The energy crisis and increasing interest rates have resulted in the property market in Belgium cooling down. While the rise in prices has slowed down, the discernible effect on the cost of flats and houses in the country has yet to materialise.
Nationally, the median price of detached houses this year increased by around 8% compared to the first half of 2021, according to figures published by Statbel, the Belgian statistics office, on Monday.
In Brussels, which remains the most expensive region, the median price of a detached house has increased to €1.15 million.
The price for these houses increased by €240,000 (a 27.9% rise) from 2020 to 2021 and has now increased by another €50,000. In comparison, the median price for such properties in Belgium is €357,000.
Meanwhile, the cost for semi-detached and terraced houses in Brussels increased by 12% to €486,000, some €230,000 more compared to the Belgian median price for such properties.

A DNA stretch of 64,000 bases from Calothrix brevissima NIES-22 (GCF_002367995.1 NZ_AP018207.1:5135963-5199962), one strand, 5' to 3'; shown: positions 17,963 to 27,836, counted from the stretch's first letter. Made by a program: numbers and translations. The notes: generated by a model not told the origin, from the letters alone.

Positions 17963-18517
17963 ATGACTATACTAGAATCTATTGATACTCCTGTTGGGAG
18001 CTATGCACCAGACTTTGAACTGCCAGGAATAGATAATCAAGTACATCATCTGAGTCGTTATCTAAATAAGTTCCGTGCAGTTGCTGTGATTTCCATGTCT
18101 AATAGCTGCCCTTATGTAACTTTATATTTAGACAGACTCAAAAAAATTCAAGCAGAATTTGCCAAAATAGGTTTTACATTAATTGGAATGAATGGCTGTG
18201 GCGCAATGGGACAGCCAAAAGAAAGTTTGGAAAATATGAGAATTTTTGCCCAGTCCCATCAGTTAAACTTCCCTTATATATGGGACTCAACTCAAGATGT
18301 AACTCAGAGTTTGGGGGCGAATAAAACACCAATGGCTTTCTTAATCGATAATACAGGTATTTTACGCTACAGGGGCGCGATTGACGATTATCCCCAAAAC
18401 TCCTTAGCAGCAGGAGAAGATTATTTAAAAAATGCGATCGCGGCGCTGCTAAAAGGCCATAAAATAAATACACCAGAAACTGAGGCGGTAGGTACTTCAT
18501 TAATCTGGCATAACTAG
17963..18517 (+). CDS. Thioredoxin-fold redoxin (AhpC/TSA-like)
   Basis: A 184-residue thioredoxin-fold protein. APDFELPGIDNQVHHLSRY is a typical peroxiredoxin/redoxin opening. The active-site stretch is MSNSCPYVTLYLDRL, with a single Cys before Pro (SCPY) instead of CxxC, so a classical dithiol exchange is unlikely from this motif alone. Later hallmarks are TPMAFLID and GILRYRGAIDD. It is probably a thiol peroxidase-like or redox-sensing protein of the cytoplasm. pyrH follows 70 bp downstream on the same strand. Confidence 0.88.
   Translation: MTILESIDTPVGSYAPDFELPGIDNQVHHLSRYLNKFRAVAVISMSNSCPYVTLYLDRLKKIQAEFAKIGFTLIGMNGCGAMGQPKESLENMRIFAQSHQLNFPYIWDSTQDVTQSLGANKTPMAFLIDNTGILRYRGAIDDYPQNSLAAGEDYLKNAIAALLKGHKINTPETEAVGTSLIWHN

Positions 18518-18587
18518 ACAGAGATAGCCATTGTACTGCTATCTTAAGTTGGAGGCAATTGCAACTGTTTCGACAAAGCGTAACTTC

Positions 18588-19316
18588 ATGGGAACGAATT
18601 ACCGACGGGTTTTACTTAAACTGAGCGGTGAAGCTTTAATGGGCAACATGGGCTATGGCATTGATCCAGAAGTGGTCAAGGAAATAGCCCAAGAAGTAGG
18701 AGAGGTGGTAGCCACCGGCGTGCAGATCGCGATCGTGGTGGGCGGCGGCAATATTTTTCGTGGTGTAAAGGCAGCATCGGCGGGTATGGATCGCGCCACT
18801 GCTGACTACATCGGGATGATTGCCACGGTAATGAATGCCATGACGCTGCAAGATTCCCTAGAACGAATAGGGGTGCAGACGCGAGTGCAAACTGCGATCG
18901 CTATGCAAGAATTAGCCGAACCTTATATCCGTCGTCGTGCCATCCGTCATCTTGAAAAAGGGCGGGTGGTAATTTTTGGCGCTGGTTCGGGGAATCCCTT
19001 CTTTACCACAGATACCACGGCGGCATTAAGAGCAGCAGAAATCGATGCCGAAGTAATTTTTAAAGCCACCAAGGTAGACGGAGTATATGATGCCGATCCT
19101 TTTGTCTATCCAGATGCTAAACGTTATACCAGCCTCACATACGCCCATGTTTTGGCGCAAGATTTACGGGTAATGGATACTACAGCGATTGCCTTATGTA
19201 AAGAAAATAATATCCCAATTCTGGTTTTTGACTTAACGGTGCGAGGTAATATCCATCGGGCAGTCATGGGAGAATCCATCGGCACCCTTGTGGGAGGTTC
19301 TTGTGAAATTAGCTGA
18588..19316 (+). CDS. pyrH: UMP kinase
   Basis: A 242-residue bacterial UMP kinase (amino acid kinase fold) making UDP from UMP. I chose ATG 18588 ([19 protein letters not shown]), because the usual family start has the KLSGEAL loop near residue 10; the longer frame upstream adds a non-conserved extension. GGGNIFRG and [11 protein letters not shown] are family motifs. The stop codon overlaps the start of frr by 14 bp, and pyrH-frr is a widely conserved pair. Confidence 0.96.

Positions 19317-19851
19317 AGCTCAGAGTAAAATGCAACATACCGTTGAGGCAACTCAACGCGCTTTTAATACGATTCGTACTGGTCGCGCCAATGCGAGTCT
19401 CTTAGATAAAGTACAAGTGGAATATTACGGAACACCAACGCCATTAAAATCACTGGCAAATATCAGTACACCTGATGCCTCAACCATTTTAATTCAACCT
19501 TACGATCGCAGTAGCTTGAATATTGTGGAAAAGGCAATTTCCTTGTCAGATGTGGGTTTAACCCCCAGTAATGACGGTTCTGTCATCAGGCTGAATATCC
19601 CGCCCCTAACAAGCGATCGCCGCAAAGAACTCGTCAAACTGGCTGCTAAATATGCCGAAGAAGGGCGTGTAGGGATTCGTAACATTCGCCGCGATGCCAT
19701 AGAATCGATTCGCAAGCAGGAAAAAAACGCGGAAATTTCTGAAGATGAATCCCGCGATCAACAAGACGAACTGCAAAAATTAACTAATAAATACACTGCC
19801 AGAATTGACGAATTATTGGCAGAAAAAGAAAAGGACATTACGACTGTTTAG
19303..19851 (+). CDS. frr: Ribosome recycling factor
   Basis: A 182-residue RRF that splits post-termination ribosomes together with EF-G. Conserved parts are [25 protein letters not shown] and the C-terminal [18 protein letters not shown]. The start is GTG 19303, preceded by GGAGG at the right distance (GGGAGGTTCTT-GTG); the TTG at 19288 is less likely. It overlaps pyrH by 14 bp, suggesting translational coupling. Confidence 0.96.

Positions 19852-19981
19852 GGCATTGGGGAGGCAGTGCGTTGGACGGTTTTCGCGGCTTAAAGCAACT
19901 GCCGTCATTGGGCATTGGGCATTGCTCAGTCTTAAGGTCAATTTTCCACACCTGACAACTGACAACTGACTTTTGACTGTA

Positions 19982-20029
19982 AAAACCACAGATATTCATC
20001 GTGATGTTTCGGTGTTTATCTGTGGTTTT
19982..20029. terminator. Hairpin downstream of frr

The median price for a flat in the region is €250,000, €20,000 more than in Flanders and almost €70,000 more than in Wallonia, the cheapest region for all property types.
In Flanders and Wallonia, Flemish Brabant and Walloon Brabant are the most expensive provinces, most likely due to their proximity to the Brussels-Capital Region. A previous report already showed that the skyrocketing property prices in Brussels were driving residents to Flanders.
The cheapest Flemish province is Limburg, the cheapest Walloon province is Hainaut.
Nationally, the most expensive municipalities are Knokke-Heist on the Belgian coast and Ixelles in Brussels (both with a median price of €750,000), while the cheapest homes can be found in Hastière in Wallonia (the cheapest house costs €73,500).
The municipality with the lowest median price for property in Brussels was Anderlecht, where the median price is still as high as €322,500.